Why Train Jiu Jitsu with theGi
About the Uniform
The official uniform of Jiu-Jitsu in which you will be training is called a "Kimono" or "Gi". This uniform consists of 3 pieces: a jacket or top, a pair of drawstring pants, and a belt. The uniform is made out of a specially weaved cotton material that will be able to withstand the rigorous practice of Jiu-jitsu without immediately tearing. Your Kimono should be kept as clean as possible and treated as your armor.
Why Train with the Gi?
As you practice Jiu-Jitsu, you will find it useful as both an offensive and defensive tool. You will also realize its value as a common uniform to promote safe and technical practice of Jiu-jitsu.
The Gi game obviously has a lot more to it. Everything that can be done with the Gi, can be done without it, making it a more complex game. Additionally, taking away the Gi allows physical attributes such as size, strength, and athleticism to come to play with greater effect due to the lack of levers and friction. Working with the Gi is generally considered more of a "thinking man's" game. Training "No-Gi" can also be a thinking game, but because the gi removes many physical advantages, it adds more techniques.
For now, you should view your Kimono as a set of training wheels. As you develop a higher level of proficiency, you will learn to perform Jiu-Jitsu techniques with and without a Kimono. The kimono will add a level of sophistication to your game that will result in you, as a student, becoming a more advanced and technical fighter.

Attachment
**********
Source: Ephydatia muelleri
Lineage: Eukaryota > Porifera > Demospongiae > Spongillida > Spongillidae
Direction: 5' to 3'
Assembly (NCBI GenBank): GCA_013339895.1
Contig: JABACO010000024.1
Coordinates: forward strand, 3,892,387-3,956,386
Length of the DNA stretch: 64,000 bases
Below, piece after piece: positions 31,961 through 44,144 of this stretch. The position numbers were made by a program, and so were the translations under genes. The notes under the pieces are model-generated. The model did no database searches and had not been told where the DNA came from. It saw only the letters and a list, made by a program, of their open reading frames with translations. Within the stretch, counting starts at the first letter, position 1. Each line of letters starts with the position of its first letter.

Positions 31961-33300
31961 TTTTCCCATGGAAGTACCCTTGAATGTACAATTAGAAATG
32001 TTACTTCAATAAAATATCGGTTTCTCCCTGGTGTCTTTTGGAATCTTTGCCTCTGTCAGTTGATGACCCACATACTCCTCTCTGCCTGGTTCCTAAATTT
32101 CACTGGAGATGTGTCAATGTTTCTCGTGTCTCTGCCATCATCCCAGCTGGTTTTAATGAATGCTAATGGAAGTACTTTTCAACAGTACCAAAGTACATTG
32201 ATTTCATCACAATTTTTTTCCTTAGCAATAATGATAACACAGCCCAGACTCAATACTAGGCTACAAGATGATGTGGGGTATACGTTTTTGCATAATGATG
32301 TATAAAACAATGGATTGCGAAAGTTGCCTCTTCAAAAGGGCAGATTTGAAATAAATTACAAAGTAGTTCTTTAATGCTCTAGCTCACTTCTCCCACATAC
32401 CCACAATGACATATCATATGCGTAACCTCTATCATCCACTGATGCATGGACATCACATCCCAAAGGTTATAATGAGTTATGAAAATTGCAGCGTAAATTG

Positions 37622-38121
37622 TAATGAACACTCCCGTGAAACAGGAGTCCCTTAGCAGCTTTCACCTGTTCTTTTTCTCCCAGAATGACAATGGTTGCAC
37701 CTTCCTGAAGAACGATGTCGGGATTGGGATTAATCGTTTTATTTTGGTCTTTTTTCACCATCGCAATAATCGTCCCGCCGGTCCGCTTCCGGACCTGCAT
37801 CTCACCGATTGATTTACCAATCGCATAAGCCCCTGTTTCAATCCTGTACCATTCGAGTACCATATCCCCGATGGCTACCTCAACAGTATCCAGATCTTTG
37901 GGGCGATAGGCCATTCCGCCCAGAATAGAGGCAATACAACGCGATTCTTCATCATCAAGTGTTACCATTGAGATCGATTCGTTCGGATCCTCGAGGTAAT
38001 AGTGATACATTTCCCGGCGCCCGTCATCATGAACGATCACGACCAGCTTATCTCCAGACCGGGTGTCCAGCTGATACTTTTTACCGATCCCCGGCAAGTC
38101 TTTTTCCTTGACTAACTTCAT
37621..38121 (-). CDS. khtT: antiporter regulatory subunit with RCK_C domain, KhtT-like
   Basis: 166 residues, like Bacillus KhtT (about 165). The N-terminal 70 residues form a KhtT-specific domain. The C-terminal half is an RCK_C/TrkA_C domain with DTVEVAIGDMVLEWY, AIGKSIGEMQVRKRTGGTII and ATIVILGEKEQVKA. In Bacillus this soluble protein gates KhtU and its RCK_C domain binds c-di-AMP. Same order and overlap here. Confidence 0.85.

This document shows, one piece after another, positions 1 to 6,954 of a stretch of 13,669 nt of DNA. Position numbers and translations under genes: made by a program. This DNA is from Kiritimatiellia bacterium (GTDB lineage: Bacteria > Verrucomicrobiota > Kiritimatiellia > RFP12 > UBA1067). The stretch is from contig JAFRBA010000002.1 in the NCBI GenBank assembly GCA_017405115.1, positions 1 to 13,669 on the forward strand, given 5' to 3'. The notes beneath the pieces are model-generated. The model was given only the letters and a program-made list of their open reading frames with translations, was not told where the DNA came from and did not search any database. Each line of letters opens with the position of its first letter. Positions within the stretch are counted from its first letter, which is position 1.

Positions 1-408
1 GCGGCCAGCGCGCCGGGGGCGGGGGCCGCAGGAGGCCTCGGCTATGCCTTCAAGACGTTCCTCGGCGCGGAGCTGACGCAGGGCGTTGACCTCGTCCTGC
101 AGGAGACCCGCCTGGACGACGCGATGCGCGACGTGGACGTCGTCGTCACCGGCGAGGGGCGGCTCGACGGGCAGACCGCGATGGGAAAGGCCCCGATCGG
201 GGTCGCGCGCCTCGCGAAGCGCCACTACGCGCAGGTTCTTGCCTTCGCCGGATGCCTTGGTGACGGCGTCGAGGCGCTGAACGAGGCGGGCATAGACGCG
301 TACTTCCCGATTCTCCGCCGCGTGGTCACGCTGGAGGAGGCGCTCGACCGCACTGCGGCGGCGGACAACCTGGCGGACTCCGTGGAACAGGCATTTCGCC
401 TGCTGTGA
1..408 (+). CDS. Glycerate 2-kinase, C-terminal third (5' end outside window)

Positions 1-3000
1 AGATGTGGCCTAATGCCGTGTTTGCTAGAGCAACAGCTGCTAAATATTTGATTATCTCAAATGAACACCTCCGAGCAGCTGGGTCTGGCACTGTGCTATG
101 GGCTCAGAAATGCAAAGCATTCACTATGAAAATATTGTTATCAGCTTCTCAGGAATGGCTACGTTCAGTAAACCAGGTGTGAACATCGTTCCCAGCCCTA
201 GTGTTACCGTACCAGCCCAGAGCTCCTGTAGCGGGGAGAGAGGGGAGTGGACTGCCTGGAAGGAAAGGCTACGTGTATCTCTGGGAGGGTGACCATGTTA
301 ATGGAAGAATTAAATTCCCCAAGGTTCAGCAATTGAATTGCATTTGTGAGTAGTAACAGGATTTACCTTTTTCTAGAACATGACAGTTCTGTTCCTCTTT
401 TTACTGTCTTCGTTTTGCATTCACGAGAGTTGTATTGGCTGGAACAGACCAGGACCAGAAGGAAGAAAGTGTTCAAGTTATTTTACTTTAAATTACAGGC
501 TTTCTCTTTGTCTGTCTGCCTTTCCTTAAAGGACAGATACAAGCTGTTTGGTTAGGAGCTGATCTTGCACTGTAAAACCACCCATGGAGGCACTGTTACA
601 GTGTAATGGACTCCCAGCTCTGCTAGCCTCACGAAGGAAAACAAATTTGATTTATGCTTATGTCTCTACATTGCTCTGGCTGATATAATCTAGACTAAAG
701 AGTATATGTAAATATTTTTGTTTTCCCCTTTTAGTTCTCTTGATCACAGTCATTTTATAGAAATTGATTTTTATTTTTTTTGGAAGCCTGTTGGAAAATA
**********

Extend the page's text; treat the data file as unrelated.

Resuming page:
Chess and Checkers
It is simply logic that when you add the Gi to a grappling match, it will add more possibilities. The match therefore becomes more complex; Just as a game of Chess. Since Chess has more pieces with various types of attacks and movements, it is more intricate and takes many years to master. This is the same concept for Jiu-Jitsu with the Gi. It would be much easier for a good chess player to join in on a game of checkers than the other way around.
Fighters Become More Technical
The Gi "levels the playing field" by taking away many physical attributes. Without the Gi, a bigger person can use more of their strength and faster opponents, more of their speed. The addition of the Gi therefore forces fighters to slow down in order to be more aware of their movements. The point of any art is to use more technique and skill than strength; using the Gi will help develop that skill. As a fighter progresses, and their understanding of the use of the Gi grows, they can then learn to apply their physical traits to their advantage.